Brinda Charry has concocted a fascinating novel called THE EAST INDIAN (Scribner, 272 pp., $28) from the brief mention of a particular indentured servant in the historical records of early-17th-century Virginia. Getting her narrator from his childhood on the Coromandel Coast of India to the New World is a task she attacks with gusto, spicing his tale with references to a play he sees during a brief stint in London before he’s imprisoned on a ship bound for the colonies. Could the minor role of the foreign boy in “A Midsummer Night’s Dream” provide a hint that this young man will find a place in the larger English story? Charry sends him through a host of venues to explore the possibilities.
The birth of the British raj and the death of princely India provide a backdrop for the addictively absorbing adventures in Tania James’s LOOT (Knopf, 304 pp., $28), which also invents a lively hero from a footnote to history. This time that footnote is not a person but an automaton, known as Tipu’s Tiger, which may have been a collaboration between an Indian craftsman and a French visitor to the court of the sultan of Mysore. James’s central character is a Muslim woodworker with a knack for carving toys and an insatiable curiosity, talents that will serve him in good stead as he follows his French mentor back to Europe. There he will eventually be reunited with their elaborate faux beast (depicted, with horrifying sound effects, in the act of devouring a British soldier), but in circumstances that require a great deal of subterfuge, the perhaps unattainable good will of an eccentric English aristocrat and the kindling of what could turn out to be a rather profitable romance.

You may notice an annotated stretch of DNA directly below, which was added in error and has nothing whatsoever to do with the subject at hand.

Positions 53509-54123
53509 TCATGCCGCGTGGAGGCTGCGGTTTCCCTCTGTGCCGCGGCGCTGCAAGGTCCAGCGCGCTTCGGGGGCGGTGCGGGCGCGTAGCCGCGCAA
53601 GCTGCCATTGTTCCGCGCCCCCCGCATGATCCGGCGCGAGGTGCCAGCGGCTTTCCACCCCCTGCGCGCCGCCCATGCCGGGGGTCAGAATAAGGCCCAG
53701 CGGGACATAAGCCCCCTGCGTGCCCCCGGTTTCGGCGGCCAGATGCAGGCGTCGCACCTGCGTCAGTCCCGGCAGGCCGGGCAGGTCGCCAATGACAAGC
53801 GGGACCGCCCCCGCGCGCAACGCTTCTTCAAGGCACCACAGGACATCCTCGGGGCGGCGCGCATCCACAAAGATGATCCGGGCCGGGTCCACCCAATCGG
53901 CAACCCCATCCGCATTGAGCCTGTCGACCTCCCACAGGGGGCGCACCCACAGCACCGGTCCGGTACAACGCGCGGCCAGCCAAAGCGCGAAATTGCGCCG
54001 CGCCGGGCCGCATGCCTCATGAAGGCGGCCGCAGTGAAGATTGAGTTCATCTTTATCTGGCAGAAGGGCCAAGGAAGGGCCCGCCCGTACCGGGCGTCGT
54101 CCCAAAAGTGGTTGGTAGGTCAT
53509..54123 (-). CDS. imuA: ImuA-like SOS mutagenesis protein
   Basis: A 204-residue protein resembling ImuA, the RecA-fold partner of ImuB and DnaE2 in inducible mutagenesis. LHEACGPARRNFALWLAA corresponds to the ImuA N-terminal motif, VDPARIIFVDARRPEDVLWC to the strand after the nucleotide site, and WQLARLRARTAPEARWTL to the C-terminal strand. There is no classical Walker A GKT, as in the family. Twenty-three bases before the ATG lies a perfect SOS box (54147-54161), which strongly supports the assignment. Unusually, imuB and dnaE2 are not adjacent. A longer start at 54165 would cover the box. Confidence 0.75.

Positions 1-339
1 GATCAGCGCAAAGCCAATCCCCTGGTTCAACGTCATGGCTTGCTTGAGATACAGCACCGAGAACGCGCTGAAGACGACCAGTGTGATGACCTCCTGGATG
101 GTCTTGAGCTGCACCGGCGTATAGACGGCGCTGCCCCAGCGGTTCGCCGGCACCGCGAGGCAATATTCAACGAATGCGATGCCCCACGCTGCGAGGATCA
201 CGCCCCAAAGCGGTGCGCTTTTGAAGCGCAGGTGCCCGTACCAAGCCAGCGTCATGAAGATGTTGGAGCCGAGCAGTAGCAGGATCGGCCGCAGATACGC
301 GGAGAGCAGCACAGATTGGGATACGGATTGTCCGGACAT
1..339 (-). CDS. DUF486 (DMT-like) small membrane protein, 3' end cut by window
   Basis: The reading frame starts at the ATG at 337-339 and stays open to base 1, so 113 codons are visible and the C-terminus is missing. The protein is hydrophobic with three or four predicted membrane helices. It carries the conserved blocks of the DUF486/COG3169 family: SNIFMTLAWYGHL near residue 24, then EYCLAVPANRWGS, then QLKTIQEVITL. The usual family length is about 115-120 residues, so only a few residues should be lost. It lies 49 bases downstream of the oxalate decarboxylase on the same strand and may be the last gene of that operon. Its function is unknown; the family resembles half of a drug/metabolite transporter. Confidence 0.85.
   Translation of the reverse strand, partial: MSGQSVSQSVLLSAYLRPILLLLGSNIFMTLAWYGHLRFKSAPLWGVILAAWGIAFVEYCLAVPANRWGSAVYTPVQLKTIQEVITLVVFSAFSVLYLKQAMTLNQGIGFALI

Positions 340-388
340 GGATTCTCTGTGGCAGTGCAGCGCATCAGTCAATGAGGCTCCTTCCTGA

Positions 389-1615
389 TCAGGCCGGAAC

Emilia Hart’s WEYWARD (St. Martin’s, 336 pp., $27.99) doesn’t stray far from the Cumbrian countryside of northern England. Instead, its movement comes from the juxtaposition of three narratives linking the travails of a trio of women whose family history stretches back to the early 17th century. When first met, in 1619, Altha Weyward is on trial for witchcraft, accused of murdering a local farmer with the spells she learned from her mother. Intersecting with her story — and its gradually unfolding revelations about Altha’s actual activities — is an account of the viciously unhappy youth of a World War II-era descendant, an entomologist named Violet, who has been disinherited for reasons as yet unexplained. Also dealt into the mix is the present-day tale of Violet’s pregnant great-niece, Kate, whose attempt to wrest herself from a bad marriage takes her to the derelict cottage she has inexplicably inherited in Violet’s will. All three women will find solace in a powerful connection with nature, but all three will need to combat the life-changing power of some very bad men.